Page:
Securing Open Source Post-HeartbleedExperts Analyze Tech Firms' Announcement to Fund Open Source
With the news that several large technology companies are going to assist in funding critical open source projects such as OpenSSL following the Heartbleed exploit, security experts say the move can make a difference in ensuring better security.
See Also: 2016 State of Threat Intelligence Study
The Linux Foundation, a non-profit consortium dedicated to fostering the growth of Linux and collaborative software development, this week announced the creation of the Core Infrastructure Initiative.
In an April 24 press release announcing the project, The Linux Foundation says the initiative will enable technology companies to collaboratively identify and fund open-source projects that are in need of assistance, while allowing the developers to continue their work under the community norms that have made open source so successful.
"The Core Infrastructure Initiative is a multi-million dollar project organized by The Linux Foundation to fund open source projects that are in the critical path for core computing and Internet functions," the foundation says in a statement. "Galvanized by the Heartbleed OpenSSL crisis, the initiative's funds will be administered by The Linux Foundation and a steering group comprised of backers of the project as well as key open source developers and other industry stakeholders."
The first project under consideration to receive funds from the initiative will be OpenSSL, which the foundation says could receive fellowship funding for key developers as well as other resources to assist the project in improving its security, enabling outside reviews and improving responsiveness to patch requests.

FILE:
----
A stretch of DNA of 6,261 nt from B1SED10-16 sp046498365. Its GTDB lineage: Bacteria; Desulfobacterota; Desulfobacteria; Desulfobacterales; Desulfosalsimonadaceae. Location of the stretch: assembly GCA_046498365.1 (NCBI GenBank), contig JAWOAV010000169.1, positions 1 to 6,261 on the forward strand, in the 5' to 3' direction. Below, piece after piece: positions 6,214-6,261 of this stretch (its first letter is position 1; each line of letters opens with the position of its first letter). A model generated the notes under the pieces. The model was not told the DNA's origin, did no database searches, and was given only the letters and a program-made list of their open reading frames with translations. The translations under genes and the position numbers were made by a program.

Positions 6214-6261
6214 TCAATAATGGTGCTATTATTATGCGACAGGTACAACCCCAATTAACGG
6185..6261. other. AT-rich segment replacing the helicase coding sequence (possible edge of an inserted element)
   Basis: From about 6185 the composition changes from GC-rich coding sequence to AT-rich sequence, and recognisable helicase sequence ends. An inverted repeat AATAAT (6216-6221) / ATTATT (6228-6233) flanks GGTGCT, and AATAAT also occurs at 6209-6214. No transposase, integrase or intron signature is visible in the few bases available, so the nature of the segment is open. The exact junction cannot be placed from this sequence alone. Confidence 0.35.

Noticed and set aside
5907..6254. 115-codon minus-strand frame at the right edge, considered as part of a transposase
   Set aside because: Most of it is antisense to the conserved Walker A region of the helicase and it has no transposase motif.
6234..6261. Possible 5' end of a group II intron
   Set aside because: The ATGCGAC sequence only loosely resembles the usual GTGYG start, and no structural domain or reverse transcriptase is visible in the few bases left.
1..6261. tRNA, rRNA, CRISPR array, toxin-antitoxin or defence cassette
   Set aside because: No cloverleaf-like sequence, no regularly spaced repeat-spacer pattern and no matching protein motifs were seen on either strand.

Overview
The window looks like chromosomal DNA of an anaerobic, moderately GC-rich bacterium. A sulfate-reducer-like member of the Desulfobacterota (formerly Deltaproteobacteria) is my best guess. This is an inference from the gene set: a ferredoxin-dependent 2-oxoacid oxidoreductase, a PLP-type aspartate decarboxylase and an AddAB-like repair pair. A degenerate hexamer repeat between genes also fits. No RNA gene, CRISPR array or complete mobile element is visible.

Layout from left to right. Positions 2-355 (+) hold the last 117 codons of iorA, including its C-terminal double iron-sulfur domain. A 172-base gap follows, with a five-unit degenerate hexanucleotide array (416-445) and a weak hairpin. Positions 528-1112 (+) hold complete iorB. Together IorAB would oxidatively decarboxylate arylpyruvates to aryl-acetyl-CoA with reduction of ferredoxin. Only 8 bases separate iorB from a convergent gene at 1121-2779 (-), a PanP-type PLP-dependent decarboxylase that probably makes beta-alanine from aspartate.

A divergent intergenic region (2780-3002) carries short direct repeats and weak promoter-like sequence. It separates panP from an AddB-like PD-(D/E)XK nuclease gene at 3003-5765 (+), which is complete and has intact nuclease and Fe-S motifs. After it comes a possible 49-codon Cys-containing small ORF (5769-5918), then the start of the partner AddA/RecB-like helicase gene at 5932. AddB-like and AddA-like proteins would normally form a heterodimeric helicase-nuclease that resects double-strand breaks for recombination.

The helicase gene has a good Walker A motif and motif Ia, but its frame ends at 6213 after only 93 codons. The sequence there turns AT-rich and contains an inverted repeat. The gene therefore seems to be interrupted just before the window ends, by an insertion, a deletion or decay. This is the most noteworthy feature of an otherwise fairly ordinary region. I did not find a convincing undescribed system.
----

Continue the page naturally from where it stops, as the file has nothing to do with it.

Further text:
Heartbleed exposes a flaw in OpenSSL, a cryptographic tool that provides communication security and privacy over the Internet for applications such as Web, e-mail, instant messaging and some virtual private networks (see: Heartbleed Bug: What You Need to Know).
Founding backers of the initiative include Amazon Web Services, Cisco, Dell, Facebook, Fujitsu, Google, IBM, Intel, Microsoft, NetApp, Rackspace, VMware and The Linux Foundation.
"If those involved actually dedicate time to addressing the issues, it will [make a difference]," says information security and privacy specialist Rebecca Herold. "Currently we are depending upon an assumption that the general population of IT folks will diligently inspect and vet open source code on an ongoing basis."
Herold continues: "The fact that it took two years to find the Heartbleed code error demonstrates the dangerous flaw in this assumption."
Heartbleed: The 'Bellwether Call'
Security analysts generally support this new initiative as a positive step forward for securing open source projects.
Heartbleed is the "bellwether call," Herold says, that was needed to change how open source is managed and vetted, "especially when open source code such as OpenSSL is depended upon to be the strong and dependable security tool used by millions of sites and devices.
"It's really pretty crazy, given our dependence on information security open source code, that this type of project has not been done before now," she says.
Avivah Litan, analyst at Gartner Research, says that because open source code has generally been more secure than proprietary code, organizations have gotten away with not funding these initiatives. "But the world's gotten a lot more complicated, systems are more complicated, and a system like OpenSSL is embedded everywhere and it's become a critical piece of infrastructure that we can't afford to be vulnerable," she says.
Alan Brill, senior managing director at security advisory firm Kroll Solutions, is hopeful this initiative will make a real difference to improving open source projects. "Open source code can be of immense value, but there is a need for a transparent review function, so that part of the process is a review," he says. "Clearly, there will need to be careful contractual wording to define responsibility and liability where volunteer reviewers don't see a problem that turns out to be serious."
Funding Open Source
Steve Marquess, co-founder and president of the OpenSSL Software Foundation, recently posted an open letter detailing the financial burdens impacting his organization.
"OSF typically receives about $2,000 a year in outright donations," he says. With news of Heartbleed and reports of the amount of funding OSF receives, recent support has netted the foundation close to $9,000.